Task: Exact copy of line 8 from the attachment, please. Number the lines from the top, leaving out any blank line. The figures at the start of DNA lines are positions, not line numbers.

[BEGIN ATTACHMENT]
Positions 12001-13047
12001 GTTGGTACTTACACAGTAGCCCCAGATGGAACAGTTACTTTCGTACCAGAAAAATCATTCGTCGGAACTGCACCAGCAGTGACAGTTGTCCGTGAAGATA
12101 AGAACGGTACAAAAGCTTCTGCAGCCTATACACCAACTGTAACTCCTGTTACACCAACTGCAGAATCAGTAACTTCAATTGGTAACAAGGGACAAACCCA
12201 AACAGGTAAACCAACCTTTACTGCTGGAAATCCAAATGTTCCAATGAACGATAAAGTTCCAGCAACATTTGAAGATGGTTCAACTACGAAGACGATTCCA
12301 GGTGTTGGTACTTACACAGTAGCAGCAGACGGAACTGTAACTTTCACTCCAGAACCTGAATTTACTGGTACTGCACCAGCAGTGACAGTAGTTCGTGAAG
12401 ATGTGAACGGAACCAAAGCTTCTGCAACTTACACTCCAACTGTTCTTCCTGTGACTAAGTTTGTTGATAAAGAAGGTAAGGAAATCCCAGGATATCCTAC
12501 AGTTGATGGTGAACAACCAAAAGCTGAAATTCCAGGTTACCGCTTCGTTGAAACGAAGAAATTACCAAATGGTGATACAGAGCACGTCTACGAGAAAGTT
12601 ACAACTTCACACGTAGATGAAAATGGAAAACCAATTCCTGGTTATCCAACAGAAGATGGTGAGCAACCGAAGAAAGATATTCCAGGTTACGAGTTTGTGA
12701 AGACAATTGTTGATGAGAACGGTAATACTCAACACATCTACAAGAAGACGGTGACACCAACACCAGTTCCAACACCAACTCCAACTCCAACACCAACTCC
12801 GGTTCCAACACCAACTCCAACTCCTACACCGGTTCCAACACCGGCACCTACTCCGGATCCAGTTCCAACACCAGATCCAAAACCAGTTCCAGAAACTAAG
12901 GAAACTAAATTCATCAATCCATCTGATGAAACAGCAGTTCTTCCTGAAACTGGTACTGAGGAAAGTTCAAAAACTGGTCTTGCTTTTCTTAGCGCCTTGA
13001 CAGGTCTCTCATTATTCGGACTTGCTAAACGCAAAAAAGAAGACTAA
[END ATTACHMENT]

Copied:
12601 ACAACTTCACACGTAGATGAAAATGGAAAACCAATTCCTGGTTATCCAACAGAAGATGGTGAGCAACCGAAGAAAGATATTCCAGGTTACGAGTTTGTGA